Hungary Faces ECJ Defeat over ‘Stop Soros Law’

Hungary Faces ECJ Defeat over ‘Stop Soros Law’

Hungary faces another defeat at the European Court of Justice (ECJ) due to the alleged criminalisation of refugee workers. The so-called “Stop Soros law” of Prime Minister Viktor Orban’s government was not in accordance with European Union law, the ECJ Advocate General concluded in an opinion. The Advocate General’s expertise became necessary due to a lawsuit by the EU Commission against Hungary’s law.

The latter criminalises NGO employees and activists who seek to provide migrants access to an asylum procedure who were not persecuted in their country of origin or a country on their way to Hungary.

It states that only those who come directly from a place where their lives or freedom are at risk are entitled to asylum. The law also prohibits refugee workers from entering an eight-kilometre wide strip along the Hungarian EU external border.

The term ‘stop Soros refers to the liberal US billionaire George Soros. The Holocaust survivor from Hungary supports numerous civil organisations with his humanitarian foundation that help refugees and asylum seekers. The Hungarian government accuses Soros of bringing large numbers of Muslim immigrants to Europe and attacks him with anti-Semitic stereotypes.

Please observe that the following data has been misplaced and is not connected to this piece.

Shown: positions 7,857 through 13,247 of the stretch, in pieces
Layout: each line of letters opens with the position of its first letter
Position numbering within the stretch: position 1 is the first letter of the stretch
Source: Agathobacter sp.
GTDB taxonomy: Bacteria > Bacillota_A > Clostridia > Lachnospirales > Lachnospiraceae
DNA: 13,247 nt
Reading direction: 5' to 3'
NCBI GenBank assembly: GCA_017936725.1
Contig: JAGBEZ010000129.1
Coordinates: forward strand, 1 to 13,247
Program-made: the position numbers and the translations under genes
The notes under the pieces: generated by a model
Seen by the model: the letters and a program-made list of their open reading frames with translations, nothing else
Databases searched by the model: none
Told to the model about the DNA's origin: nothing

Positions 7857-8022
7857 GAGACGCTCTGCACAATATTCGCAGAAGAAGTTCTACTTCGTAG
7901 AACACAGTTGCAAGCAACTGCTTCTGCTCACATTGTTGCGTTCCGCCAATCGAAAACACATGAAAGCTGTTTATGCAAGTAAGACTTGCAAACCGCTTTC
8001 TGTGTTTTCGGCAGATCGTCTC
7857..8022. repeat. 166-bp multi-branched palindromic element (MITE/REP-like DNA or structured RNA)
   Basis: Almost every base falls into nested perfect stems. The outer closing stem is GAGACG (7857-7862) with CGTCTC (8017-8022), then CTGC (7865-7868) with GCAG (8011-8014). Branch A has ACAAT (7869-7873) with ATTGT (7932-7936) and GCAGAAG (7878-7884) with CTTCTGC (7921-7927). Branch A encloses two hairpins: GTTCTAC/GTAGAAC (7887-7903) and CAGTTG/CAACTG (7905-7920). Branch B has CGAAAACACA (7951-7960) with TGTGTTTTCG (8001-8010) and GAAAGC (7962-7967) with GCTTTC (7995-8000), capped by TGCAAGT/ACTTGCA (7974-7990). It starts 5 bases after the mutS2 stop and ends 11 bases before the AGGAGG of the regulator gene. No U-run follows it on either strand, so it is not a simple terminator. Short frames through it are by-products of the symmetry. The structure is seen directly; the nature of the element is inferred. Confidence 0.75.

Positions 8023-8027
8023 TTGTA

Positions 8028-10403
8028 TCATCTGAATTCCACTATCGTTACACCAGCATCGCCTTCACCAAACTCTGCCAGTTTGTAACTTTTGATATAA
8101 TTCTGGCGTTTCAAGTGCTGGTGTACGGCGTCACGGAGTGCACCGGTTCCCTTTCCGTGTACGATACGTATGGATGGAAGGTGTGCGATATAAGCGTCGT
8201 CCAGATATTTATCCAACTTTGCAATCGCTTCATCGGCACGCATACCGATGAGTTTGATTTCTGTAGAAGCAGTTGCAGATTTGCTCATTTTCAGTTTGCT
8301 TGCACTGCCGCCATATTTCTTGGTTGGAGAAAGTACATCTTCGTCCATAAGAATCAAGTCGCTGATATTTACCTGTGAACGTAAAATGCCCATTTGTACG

Advocate General Athanasios Rantos now stressed that refugee workers’ criminalisation was an unjustified obstacle to their work. It was up to the authorities to examine applications for international protection – and not the call of NGOs or legal advisors. Moreover, the fact that Serbia is a safe transit country for Hungary means that many applications were doomed to failure, and helpers expose themselves to danger. At the same time, Rantos emphasised that, in his opinion, the eight-kilometre rule does not violate EU law. The ECJ had already ruled last year that the rule according to which an asylum application can be rejected if the applicant enters via a “safe transit country” is illegal.

The opinion is not a binding judgment, but the ECJ judges often follow these guidances. A decision should be made within the next few months. The EU Commission sued Hungary several times in the past few years because of the asylum rules before the ECJ.

(Photo: Flickr CC BY-NC-ND 2.0)

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